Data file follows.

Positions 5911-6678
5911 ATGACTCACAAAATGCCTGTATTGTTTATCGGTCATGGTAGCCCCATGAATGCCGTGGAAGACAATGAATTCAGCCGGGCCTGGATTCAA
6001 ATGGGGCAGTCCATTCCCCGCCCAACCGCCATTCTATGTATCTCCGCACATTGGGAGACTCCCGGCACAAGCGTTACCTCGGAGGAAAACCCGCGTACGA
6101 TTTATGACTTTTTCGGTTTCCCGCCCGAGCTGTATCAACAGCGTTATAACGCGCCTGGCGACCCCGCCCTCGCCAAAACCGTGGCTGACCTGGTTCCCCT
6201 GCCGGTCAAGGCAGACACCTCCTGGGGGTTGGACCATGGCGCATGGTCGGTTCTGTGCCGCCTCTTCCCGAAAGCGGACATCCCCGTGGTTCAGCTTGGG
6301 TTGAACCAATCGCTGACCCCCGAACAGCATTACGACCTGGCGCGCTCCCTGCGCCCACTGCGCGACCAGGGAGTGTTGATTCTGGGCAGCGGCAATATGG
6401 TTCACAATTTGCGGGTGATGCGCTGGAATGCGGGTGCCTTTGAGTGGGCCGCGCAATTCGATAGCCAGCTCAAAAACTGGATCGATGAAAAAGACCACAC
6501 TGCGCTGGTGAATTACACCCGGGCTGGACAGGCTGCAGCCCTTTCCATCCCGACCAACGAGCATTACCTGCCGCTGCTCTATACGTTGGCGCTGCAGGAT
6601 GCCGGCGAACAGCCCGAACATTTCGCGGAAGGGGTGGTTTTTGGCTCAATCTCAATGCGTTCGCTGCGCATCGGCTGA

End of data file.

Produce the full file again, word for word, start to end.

Positions 5911-6678
5911 ATGACTCACAAAATGCCTGTATTGTTTATCGGTCATGGTAGCCCCATGAATGCCGTGGAAGACAATGAATTCAGCCGGGCCTGGATTCAA
6001 ATGGGGCAGTCCATTCCCCGCCCAACCGCCATTCTATGTATCTCCGCACATTGGGAGACTCCCGGCACAAGCGTTACCTCGGAGGAAAACCCGCGTACGA
6101 TTTATGACTTTTTCGGTTTCCCGCCCGAGCTGTATCAACAGCGTTATAACGCGCCTGGCGACCCCGCCCTCGCCAAAACCGTGGCTGACCTGGTTCCCCT
6201 GCCGGTCAAGGCAGACACCTCCTGGGGGTTGGACCATGGCGCATGGTCGGTTCTGTGCCGCCTCTTCCCGAAAGCGGACATCCCCGTGGTTCAGCTTGGG
6301 TTGAACCAATCGCTGACCCCCGAACAGCATTACGACCTGGCGCGCTCCCTGCGCCCACTGCGCGACCAGGGAGTGTTGATTCTGGGCAGCGGCAATATGG
6401 TTCACAATTTGCGGGTGATGCGCTGGAATGCGGGTGCCTTTGAGTGGGCCGCGCAATTCGATAGCCAGCTCAAAAACTGGATCGATGAAAAAGACCACAC
6501 TGCGCTGGTGAATTACACCCGGGCTGGACAGGCTGCAGCCCTTTCCATCCCGACCAACGAGCATTACCTGCCGCTGCTCTATACGTTGGCGCTGCAGGAT
6601 GCCGGCGAACAGCCCGAACATTTCGCGGAAGGGGTGGTTTTTGGCTCAATCTCAATGCGTTCGCTGCGCATCGGCTGA